Before we take up the schools of kalam for discussion, it is essential to point out that there has been a group of scholars in the Islamic world which was basically opposed to the very idea of 'ilm al-kalam and rational debate about Islamic doctrines, considering it a taboo and an innovation in the faith (bid'ah). They are known as "Ahl al-Hadith." Ahmad ibn Hanbal, one of the imams of jurisprudence of the Ahl al-Sunnah, stands foremost among them.
The Hanbalis are totally against kalam, Mu'tazilite or Ash'arite, not to speak of the Shi'ite kalam. In fact they are basically opposed to logic and philosophy. Ibn Taymiyyah, who was one of the eminent scholars of the Sunni world, gave a verdict declaring kalam and logic as 'unlawful'. Jalal al-Din al-Suyuti, another figure among the Ahl al-Hadith, has written a book called Sawn al-mantiq wa al-kalam 'an al-mantiq wa al-kalam ("Protecting speech and logic from [the evil of] 'ilm al-kalam and the science of logic").
Malik ibn Anas is another Sunni imam who considers any debate or inquiry about doctrinal matters to be unlawful. We have explained the Shi'ite viewpoint in this matter, in the introduction to Vol.V of Usul al-falsafeh wa rawish al-riyalism2.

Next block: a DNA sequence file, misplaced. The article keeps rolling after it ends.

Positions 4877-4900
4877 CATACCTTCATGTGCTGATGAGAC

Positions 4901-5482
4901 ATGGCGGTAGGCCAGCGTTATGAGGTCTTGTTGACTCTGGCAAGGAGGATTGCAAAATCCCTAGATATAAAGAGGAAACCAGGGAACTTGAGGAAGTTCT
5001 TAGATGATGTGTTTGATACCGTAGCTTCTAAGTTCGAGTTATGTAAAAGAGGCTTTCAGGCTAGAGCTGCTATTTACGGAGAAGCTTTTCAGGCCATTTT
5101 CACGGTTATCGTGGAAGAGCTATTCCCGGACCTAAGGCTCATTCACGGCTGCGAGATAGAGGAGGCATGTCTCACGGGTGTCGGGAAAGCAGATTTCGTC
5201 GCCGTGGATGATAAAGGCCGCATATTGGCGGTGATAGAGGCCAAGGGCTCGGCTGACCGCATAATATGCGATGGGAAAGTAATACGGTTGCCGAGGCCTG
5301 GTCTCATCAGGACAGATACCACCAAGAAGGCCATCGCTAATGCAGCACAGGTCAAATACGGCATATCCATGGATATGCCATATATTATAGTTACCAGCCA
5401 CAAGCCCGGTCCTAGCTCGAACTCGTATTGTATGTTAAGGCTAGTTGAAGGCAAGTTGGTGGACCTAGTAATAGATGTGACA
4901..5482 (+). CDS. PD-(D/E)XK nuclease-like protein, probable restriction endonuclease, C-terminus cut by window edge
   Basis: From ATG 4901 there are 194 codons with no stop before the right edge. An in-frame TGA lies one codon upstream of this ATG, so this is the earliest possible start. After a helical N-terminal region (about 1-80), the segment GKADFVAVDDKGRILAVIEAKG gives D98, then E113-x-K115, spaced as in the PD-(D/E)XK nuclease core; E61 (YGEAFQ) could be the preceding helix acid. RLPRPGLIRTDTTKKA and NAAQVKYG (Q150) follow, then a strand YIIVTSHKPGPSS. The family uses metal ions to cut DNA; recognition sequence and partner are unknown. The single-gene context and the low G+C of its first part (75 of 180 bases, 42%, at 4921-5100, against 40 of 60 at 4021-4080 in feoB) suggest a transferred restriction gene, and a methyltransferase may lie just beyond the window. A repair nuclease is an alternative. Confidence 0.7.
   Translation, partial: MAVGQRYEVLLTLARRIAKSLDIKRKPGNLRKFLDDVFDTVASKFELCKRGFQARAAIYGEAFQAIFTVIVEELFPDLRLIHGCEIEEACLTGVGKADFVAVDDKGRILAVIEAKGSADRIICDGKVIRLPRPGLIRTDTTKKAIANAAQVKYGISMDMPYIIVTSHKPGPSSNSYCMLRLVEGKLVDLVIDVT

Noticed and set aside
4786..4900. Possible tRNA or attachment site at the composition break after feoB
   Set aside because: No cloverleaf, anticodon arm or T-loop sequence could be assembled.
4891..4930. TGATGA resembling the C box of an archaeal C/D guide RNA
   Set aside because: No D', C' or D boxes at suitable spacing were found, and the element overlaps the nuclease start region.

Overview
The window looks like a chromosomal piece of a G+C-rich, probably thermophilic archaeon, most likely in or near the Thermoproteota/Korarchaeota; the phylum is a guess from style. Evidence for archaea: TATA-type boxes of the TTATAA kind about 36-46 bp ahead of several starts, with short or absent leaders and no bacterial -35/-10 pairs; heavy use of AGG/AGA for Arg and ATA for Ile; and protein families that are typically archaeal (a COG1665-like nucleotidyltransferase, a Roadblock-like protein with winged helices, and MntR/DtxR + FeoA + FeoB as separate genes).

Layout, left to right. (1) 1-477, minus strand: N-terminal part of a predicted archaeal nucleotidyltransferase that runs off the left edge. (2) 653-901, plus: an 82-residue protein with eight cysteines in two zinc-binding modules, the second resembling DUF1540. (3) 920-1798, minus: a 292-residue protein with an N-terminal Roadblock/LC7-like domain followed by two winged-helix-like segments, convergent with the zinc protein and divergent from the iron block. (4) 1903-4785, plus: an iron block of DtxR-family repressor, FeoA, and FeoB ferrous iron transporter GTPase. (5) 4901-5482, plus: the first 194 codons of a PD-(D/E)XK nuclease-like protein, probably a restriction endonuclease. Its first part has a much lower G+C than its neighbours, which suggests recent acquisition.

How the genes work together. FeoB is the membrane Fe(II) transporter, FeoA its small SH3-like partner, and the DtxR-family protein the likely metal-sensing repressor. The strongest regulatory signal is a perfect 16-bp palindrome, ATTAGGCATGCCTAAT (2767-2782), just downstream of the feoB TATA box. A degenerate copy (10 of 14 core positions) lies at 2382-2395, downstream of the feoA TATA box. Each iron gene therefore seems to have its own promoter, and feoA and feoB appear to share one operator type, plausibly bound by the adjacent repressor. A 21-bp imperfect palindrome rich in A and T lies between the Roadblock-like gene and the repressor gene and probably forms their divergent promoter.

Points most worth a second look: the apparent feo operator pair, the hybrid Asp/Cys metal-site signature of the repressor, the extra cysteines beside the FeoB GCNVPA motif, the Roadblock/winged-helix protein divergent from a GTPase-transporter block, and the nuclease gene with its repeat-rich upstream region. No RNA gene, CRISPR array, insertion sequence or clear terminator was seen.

The important schools of kalam, as mentioned earlier, are: Shi'ah, Mu'tazilah, Asha'irah, and Murji'ah. Some sects of the Khawarij and the Batinis, such as the Isma'ilis, have also been considered as schools of Islamic kalam3.
However, in my view, none of these two sects can be considered as belonging to the schools of Islamic kalam. The Khawarij, although they held specific beliefs in the matters of doctrine, and perhaps were the first to raise doctrinal problems by expressing certain beliefs about Imamah, the kufr (apostasy) of the fasiq (evil-doer, one who commits major sins), and considered the disbelievers in these beliefs as apostates, but they did not, firstly, create a rationalist school of thought in the Muslim world, and, secondly, their thinking was so much deviated - from the viewpoint of the Shi'ites - that it is difficult to count them among Muslims.
What makes things easy is that the Khawarij ultimately became extinct and only one of their sects, called "Abadiyyah" has some followers today. The Abadiyyah were the most moderate of all the Khawarij, and that is the reason why they have survived until today.
The Batinis, too, have so much liberally interfered in Islamic ideas on the basis of esotericism that it is possible to say that they have twisted Islam out of its shape, and that is the reason why the Muslim world is not ready to consider them as one of the sects of Islam.